In stark contrast to Hawaii, colonial law in Fiji enforced a distinctive Fijian way of life. Yet legal rules and records concerning indigenous lands have often been at odds with local claims. An illustrative case is the struggle by the people of Suvavou village to redress perceived injustice in compensation paid by government for the appropriation of their original land over a century ago. Hirokazu Miyazaki examines a strategy of ‘indeterminacy’ in which by arguments about problematic contingencies of proof, they keep their struggle going, sustaining hope despite repeated rebuttals from bureaucratic guardians of an ‘over-determined regime of truth’ who insist on the finality of their records.

Annalise Riles formulates an analytical distinction between expressive and instrumental genres of law making. The former creates meanings that delimit peoples’ lives and opportunities; for example, the legal constitution of ‘racial’ groups such as ‘Fijians’, Indians’, ‘ Europeans’, ‘Part-Europeans’ etc. The instrumental genre creates not meanings, but manipulable ‘objects in the world’ such as titles in land. Riles shows how people of part-Fijian and part-European ancestry have sometimes countered their marginalisation in expressive law, by registering inherited lands in Torrens title, thereby securing individualised identities of ownership and escaping some of the constraints of ‘racial group’ identity. Riles maintains that anthropology has focused excessively on meanings created by the expressive genre of law, and should now give more attention to legal documents that are objects for use in the world, a focus that would challenge the discipline’s interpretive paradigm.

John Kelly argues that Fiji’s first governor, Sir Arthur Gordon, in his zeal to protect the Fijians, flouted a legal requirement for assessing settler land claims implied in the Fijian chiefs’ Deed of Cession. In fact, the Deed was a charter for protective British rule, not a blueprint for law making, and Gordon was authorised to lead in an indeterminate situation of legal innovation. Kelly’s allegation that Gordon set a dangerous precedent for Fijian leaders to violate law today is therefore very puzzling. More substantial is his claim that J. Money’s writings on ‘race’ and government in colonial Java inspired Gordon to privilege the Fijians and marginalise the Indians. But it is simplistic to argue this without weighing intellectual influences against the pragmatics of political economy which entailed a de facto divide between the British colonial state preoccupied with Fijian affairs, and an Australian industrial monopoly supervising Indian labourers and farmers.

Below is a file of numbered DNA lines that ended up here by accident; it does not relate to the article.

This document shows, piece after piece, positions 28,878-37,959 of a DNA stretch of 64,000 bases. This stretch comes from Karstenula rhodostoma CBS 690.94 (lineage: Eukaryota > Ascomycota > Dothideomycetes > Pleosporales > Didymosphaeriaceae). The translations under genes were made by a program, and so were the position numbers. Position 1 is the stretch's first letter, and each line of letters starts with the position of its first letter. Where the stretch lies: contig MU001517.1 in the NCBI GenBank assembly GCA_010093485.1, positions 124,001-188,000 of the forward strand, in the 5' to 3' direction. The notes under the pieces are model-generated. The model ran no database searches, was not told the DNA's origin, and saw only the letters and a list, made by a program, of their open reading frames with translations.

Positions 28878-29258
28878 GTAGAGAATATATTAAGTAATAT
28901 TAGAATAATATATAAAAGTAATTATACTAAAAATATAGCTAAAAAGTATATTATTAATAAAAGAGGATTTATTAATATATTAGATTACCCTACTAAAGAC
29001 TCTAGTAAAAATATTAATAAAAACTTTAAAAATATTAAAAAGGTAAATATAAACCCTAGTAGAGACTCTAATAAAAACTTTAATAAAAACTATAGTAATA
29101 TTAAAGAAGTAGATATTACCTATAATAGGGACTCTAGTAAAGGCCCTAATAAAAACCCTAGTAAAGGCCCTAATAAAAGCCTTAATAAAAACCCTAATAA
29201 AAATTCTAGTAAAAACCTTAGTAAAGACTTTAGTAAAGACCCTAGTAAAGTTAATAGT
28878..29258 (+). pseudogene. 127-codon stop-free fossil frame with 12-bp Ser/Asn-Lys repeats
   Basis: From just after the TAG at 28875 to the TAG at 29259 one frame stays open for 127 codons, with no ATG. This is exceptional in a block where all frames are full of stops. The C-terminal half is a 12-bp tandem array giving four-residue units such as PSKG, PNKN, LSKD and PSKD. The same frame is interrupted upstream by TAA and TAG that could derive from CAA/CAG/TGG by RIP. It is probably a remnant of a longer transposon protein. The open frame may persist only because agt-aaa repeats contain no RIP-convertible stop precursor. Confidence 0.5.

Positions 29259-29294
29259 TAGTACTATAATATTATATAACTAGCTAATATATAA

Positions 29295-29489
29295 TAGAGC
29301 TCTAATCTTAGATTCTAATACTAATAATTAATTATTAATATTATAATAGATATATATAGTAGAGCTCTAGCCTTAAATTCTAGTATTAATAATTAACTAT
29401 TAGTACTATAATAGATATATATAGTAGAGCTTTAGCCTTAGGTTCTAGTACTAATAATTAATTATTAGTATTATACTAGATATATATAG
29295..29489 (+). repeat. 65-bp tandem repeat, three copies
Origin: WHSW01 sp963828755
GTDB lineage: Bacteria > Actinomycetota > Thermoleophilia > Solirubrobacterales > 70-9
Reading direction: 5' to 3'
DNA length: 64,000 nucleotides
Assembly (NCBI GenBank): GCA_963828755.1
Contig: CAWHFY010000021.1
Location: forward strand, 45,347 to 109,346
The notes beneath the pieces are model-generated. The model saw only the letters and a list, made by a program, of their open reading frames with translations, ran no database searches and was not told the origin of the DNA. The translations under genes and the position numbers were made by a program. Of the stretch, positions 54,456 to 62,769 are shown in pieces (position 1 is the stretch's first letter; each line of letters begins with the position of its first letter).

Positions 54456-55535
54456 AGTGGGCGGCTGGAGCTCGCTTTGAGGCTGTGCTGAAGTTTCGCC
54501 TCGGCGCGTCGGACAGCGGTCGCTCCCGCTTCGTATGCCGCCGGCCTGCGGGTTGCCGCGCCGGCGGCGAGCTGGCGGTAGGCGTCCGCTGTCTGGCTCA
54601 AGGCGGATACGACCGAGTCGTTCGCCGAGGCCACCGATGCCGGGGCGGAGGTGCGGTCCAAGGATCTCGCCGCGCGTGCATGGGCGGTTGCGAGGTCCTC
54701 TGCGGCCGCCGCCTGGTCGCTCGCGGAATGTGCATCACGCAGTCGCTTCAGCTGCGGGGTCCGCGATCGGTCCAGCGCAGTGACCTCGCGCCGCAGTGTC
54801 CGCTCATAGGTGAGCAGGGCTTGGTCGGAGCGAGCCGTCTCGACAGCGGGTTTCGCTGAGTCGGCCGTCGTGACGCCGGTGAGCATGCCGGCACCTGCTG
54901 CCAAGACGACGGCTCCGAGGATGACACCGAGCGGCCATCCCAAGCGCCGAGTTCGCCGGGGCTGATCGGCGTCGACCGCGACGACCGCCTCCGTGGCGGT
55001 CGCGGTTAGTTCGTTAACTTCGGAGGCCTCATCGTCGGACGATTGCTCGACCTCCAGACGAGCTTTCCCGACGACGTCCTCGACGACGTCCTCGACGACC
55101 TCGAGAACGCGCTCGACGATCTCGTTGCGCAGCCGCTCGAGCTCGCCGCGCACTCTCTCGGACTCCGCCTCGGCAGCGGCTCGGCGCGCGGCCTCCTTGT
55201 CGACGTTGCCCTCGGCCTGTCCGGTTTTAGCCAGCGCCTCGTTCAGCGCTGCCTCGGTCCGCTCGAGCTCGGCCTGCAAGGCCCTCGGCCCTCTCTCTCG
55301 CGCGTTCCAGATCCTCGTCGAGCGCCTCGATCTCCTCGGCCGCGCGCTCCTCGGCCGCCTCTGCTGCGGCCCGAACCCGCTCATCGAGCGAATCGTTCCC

Martha Kaplan traces the roots of Fijian ‘takeovers’ of lands and governments to deeply-held convictions of indigenous entitlement encouraged by colonial laws and by Fijian Christianity’s reinforcement of beliefs in God-given ownership of the land. Although this analysis is a valuable corrective to the preoccupation of some Fiji scholars with legal values and institutions of Western democracy, cultural logics will not suffice to account for the coups d’etat. As in many parts of the world, they also reflect escalating stakes of struggle to possess the state in order to access material resources in conditions of market scarcities.

Law and Empire closes with historian Brij Lal’s pessimistic review of the damage done to Fiji by the coups d’etat. He discusses the impasses of political life, including rivalries among indigenous Fijians for power and patronage, which exacerbate the insecurity of Indo-Fijians. Especially illuminating is his account of how cultural differences determining conflicting styles of public leadership and debate have contributed to antagonism and crisis.

A central aim of the Law and Empire project was ‘to recenter law in social theory’ (p.24). However, most chapters are valuable for their insights into historical dynamics of collective identities and conflicts in the particular cases, rather than for theoretical understanding of the relation between law and social realities. The discussions of Hawaii are useful accounts of ethnic relations in colonial history. But the chapters on Fiji are the most provocative, with Riles’ innovative conceptual analysis being the strongest in the volume.

Robert Norton

Anthropology, Macquarie University

COPYRIGHT 2005 Australian Anthropological Society

COPYRIGHT 2005 Gale Group